Status: VERIFIED → REOPENED
Resolution: INVALID → 
Comment 6•17 years ago


Test case showing original vs patched versions of Number.prototype.toFixed Allows for negative formatDigits, which was not properly supported in last post.
Comment 7•17 years ago


In the attachment, (.07).toFixed() == 0 can be ignored. This will always be true.
Comment 8•17 years ago


Mozilla and Opera have rounding errors with (1.1255).toFixed(3) and (1.1255).toFixed(17), losing precision. Safari 2 got the wrong result with (1.1255).toFixed(3), but got the correct result with (1.1255).toFixed(17). Only Safari 3 got it right the first time. The RangeError it throws on a negative fractionDigits is perfectly valid. Aside from fixing the bugs in the other browsers, this patch enhances toFixed with a greater precision. This is permitted by the specification.
Attachment #283513 
Attachment is obsolete: true
Comment 9•17 years ago


Noticed that for .07, Safari 2 returns .1, but should instead return 0.1. Only Safari 3 gets the correct result.
Attachment #283857 
Attachment is obsolete: true
Comment 10•17 years ago


Instead of using Math.round, it would be more true to the spec to implement step 10 with the following: // // 10. Let n be an integer for which the exact mathematical value // of n ÷ 10^f  x is as close to zero as possible. var fTo10 = Math.pow(10, f); n = Math.floor(x * fTo10 ); // If there are two such n, pick the larger n. if (Math.abs(n / fTo10  x) >= Math.abs((n + 1) / fTo10  x)) { ++n; } // Math.round works correctly. http://bclary.com/2004/11/07/#a15.8.2.15 So should Number.prototype.toFixed. It seems likely that the native code uses something like my first patch, but chooses errorprone rounding, and does not implement rounding as Math.round does. I can guess this to be the problem; where is the !#$@ing source code? I have found no problems with the first patch I wrote using javascript's Math.round. The second approach I have written should be translated to native code. I do, however, have a problem with the current implementation, which yeilds: (1.1255).toFixed(3) // 1.125 (.1255).toFixed(3) // 0.126
Comment 11•17 years ago


toPrecision is also broken in all browsers but IE. (I did not test Opera 9.5b/Futhark Engine, but it is probably broken there, too) javascript:alert(1.1255.toPrecision(4)) toExponential is broken in all browsers but IE and Safari 3/Webkit javascript:alert(1.1255.toExponential(20)) The JS Guide documentation for toPrecision is wrong. Found with Google Search: toPrecision documentation http://developer.mozilla.org/en/docs/Core_JavaScript_1.5_Guide:Predefined_Core_Objects:Number_Object "Returns a string representing the number to a specified precision in fixedpoint notation." Incorrect and incomplete. The reference documentation is correct, but avoids discussion of the rounding errors/bugs in Mozilla: http://developer.mozilla.org/en/docs/Core_JavaScript_1.5_Reference:Global_Objects:Number  We need a meta bug with dependencies of the following: toPrecision, toFixed, toExponential For each of the above, there should be a bug rep't tests of boundary and errorprone values. * run the tests * write patches/get review/checkin et c.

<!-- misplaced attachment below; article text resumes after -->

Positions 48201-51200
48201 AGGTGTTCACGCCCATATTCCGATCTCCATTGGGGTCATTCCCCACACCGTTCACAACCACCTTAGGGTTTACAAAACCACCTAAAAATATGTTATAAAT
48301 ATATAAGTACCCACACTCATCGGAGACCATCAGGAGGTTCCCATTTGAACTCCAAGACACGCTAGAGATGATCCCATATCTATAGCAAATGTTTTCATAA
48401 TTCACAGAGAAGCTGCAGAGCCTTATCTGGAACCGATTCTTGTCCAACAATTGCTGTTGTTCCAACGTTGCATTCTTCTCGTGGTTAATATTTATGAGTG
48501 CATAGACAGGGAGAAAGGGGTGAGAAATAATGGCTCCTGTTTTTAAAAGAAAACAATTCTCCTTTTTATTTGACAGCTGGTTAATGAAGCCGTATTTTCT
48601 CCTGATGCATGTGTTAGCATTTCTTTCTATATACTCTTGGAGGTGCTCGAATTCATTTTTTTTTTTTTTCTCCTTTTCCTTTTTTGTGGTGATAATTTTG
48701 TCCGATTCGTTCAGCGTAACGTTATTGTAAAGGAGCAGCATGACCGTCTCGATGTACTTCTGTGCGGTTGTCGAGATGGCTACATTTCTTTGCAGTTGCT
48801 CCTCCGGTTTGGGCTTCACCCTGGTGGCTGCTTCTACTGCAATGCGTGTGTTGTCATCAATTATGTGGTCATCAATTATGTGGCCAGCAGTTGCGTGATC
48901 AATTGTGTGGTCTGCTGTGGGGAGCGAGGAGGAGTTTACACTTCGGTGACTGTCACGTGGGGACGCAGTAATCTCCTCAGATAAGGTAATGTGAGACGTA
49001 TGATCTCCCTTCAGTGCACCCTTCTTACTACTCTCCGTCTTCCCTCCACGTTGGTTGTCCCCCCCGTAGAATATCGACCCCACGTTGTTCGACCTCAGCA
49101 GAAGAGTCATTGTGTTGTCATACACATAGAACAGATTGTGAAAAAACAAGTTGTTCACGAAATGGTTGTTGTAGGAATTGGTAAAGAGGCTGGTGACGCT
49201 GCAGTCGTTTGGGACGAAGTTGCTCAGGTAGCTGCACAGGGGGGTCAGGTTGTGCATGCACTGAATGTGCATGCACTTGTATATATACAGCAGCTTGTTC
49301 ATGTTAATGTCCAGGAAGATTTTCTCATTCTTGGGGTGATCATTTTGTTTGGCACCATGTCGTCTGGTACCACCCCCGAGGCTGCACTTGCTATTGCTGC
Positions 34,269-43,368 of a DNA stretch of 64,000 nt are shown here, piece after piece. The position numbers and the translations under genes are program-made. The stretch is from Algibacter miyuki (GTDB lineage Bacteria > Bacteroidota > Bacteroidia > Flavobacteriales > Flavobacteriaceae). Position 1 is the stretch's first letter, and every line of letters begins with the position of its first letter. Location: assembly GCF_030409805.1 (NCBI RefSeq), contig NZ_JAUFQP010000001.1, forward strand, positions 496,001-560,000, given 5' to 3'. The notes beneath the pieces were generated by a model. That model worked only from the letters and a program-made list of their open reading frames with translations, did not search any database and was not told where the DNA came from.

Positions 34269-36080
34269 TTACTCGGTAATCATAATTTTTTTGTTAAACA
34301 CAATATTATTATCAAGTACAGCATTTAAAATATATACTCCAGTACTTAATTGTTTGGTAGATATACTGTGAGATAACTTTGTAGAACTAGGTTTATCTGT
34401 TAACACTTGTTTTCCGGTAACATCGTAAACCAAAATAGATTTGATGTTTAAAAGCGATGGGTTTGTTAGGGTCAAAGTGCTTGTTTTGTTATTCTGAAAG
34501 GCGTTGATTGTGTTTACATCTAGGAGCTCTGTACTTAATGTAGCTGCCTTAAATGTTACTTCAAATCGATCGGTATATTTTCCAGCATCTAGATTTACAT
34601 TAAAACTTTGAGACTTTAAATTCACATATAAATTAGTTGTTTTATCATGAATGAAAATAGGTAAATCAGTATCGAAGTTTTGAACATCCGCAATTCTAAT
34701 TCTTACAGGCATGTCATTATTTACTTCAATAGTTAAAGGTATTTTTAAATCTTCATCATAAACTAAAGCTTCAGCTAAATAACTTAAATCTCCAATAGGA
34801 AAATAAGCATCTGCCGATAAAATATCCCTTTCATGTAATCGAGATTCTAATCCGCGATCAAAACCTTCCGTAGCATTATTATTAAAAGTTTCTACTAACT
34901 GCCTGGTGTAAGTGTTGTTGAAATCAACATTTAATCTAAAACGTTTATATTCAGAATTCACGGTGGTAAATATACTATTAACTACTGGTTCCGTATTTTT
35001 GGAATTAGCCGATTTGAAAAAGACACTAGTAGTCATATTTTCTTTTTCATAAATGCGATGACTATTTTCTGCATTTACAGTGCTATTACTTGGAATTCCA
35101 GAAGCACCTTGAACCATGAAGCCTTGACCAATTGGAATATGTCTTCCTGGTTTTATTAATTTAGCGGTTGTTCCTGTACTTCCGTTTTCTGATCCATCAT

Comment 13•17 years ago


Per the ECMAScript standard, the correct answer for 1.1255.toPrecision(4) is "1.125". This is what Mozilla produces. This is not a bug. The reason is that 1.1255 cannot be represented exactly as an IEEE double, so internally it is represented as 1.1254999999999999449329379785922355949878692626953125.
Status: REOPENED → RESOLVED
Closed: 22 years ago → 17 years ago
Resolution:  → INVALID
Reporter  
Comment 14•17 years ago


In reply to #13: If a standard produces a result opposite to what people expected, it's time to review the standard instead of maintaining the socalled standard.
Comment 15•17 years ago


We're doing that. ES4 will also have a decimal number type.
Comment 16•17 years ago


The code example, follows the ECMA 262 algorithm and gets a different result than the native code. A more desirable one, I might add. Does the example follow the algorithm incorrectly? If so, where. Where is the source code so we can have a look?
Updated•17 years ago

Assignee: khanson → general
Status: REOPENED → NEW
QA Contact: pschwartau → general
Comment 17•17 years ago


Yes, the example follows the ECMA algorithm incorrectly. The mistake is at the very beginning  it evaluates the token "1.1255" incorrectly. This token evaluates to 1.1254999999999999449329379785922355949878692626953125. This is required by ECMA 262 sections 7.8.3 and 8.5. The rest of the example falls apart after this. You also wrote "Aside from fixing the bugs in the other browsers, this patch enhances toFixed with a greater precision. This is permitted by the specification." How is this relevant here? If you're referring to the note at the end of 15.7.4.5, then please reread that note. What it's stating is that instead of throwing RangeError, toFixed is allowed to, upon request, correctly produce more than 20 digits of the value it's given. By ECMA 7.8.3 and 8.5, we've established that the value given is 1.1254999999999999449329379785922355949878692626953125, and, in fact, you can see all of its digits in the Mozilla implementation of toFixed.